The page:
As you can imagine, I would have no idea how large the drain field is, and
I agree with you that it's just the area around the leach field as per
whatever code was in the 1990s when the house was built for the number of
bathrooms it has.
All I can say is:
a. Now I'm sensitized to the fact that it needs to be periodically pumped
b. The $64 question is when.
I think, to my advantage on the when, we have fewer people than bathrooms
(kids are all in college or beyond by now) and we never throw anything but
TP in the toilet and nothing goes down the sink (since we compost
everything that is food that is not eaten).
I think, from what I read about septic systems, even the feces has to
eventually be pumped out as "sludge" though. Is that right? If so, then it
goes against the "if you didn't eat it, it has to be pumped out" mantra.
On Thursday, January 5, 2017 at 2:29:17 PM UTC-5, Lacopo Ferrari wrote:
And that's how the OP intends to use it. I'd make a tenant pay if
they continually clogged the drain with egg shells after being
told not to put them down it. The only thing that goes down mine
are the remaining scraps of food after I've put all the bigger
pieces into the trash.
I'm on town sewer but do the same. Makes no sense to put compostable
stuff down the drain, especially egg shells. They can be used in the
garden but can just go in the trash with no odor or side effects.
YOu should try not to put anything in the tank that has not been ran
through a person. Idon't see why you have to have the tank pumped very
often. Maybe too many chemicals.
If you are going to have it pumped every year or two, then I don't think
it will matter what you put in the tank.
Just my wife and I are in a house we bought almost 15 years ago that was
about about 15 years old when we bought it. We have never had the tank
pumped, or any problems with it. The washing machine does go to a
seperate outlet so never goes to the tank.
Pumping is mostly for things that do not get consumed by the microbes.
That can be excessive amounts of grease, hair, plastic and most of
all, toilet paper. When I did an addition on my house I needed a
septic inspection so I got to spend some time with the licensed
operator (the guy on the pump truck will not actually have a license
most of the time). He told me a lot about how septic systems work and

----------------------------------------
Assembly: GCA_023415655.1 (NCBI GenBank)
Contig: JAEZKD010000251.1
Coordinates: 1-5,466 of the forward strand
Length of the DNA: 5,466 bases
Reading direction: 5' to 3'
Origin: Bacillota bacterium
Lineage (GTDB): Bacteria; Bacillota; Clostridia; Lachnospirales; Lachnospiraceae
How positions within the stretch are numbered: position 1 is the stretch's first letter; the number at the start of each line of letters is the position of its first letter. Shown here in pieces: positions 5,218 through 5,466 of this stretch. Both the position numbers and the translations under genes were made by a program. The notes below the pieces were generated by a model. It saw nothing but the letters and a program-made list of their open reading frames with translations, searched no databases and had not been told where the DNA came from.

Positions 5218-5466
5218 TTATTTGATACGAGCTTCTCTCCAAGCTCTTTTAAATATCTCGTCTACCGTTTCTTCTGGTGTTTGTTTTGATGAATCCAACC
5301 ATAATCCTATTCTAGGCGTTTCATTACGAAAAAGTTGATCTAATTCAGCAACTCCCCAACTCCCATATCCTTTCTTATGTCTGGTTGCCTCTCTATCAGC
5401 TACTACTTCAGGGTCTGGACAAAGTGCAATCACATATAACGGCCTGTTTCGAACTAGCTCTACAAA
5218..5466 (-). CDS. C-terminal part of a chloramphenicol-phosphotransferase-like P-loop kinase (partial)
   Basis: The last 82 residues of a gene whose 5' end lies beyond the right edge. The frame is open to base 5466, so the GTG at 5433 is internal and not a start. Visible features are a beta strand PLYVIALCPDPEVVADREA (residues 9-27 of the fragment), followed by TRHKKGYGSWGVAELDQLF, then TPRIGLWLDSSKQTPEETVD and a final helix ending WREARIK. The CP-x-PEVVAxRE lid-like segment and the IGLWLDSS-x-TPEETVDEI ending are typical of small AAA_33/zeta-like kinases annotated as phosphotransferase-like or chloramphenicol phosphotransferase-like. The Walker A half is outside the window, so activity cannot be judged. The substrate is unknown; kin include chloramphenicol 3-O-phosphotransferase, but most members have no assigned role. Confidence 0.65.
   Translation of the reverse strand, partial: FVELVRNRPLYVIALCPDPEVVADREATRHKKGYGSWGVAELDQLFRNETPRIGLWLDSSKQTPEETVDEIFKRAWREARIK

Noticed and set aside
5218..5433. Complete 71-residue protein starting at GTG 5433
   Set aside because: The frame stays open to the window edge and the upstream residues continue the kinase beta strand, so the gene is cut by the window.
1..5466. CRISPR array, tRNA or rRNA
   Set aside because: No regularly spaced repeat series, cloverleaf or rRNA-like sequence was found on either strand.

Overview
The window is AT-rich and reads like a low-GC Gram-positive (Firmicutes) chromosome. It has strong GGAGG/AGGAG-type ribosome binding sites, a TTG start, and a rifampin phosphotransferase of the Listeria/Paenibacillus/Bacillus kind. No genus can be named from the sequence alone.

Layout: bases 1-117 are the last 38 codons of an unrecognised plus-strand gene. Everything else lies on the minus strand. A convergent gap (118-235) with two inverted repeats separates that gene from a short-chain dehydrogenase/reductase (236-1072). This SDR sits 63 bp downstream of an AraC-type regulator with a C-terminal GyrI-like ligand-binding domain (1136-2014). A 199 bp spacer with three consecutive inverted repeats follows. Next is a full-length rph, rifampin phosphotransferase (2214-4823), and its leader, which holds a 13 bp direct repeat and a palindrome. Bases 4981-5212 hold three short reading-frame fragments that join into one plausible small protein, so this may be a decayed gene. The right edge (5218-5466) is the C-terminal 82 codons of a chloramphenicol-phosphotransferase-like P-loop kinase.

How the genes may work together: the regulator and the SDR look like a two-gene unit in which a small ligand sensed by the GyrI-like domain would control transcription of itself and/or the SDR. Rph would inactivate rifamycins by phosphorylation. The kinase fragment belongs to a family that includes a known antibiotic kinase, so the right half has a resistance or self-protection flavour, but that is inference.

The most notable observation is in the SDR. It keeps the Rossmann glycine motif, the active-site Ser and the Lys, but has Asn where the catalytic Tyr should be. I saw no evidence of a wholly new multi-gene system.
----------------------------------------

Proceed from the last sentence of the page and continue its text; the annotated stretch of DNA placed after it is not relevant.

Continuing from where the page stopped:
what goes wrong with them. He also echoed the advice, you can put
anything you want in a septic system if you eat it first.
He told me you can have a garbage disposal but plan on pumping it a
lot and you still may have trouble.
Thu, 05 Jan 2017 16:34:22 -0500, firstname.lastname@example.org responded:
That was what I was thinking, which is that the only things that aren't
turned to mush are those that the microbes can't digest.
Pretty much that should be plastic, and, that's about it.
What else goes down a toilet, washing machine, shower or sink that microbes
1. Grease (realistically, can only come from the kitchen)
2. Hair (probably mostly comes from the shower)
3. Plastic (shouldn't be there in the first place)
4. Toilet paper (comes from the toilet)
Seems to me that the hair is inevitable, but that it's keratin, which means
I would "think" it would be digested by microbes. Same as toilet paper,
which is cellulose, which microbes can digest, can't they?
Grease shouldn't be there. IMHO
Neither should plastic. IMHO
I dump grease outside in the compost heap.
Depends on what you put into the garbage disposal, I'm sure.
Thu, 05 Jan 2017 13:26:41 -0500, email@example.com responded:
Now that I read two or three articles, I are an expert on septic systems.
"Garbage disposals have a dramatic impact on how often you?ll need to pump
your septic tank. Food particles usually are not digested by the bacteria
and accumulate as scum. If a large amount of water enters the tank, it can
then push the food particles into the drainfield, causing clogging. If you
must use a garbage disposal, your tank will need to be pumped more
HomeOwnersHub.com is a website for homeowners and building and maintenance pros. It is not affiliated with any of the manufacturers or service providers discussed here.
All logos and trade names are the property of their respective owners.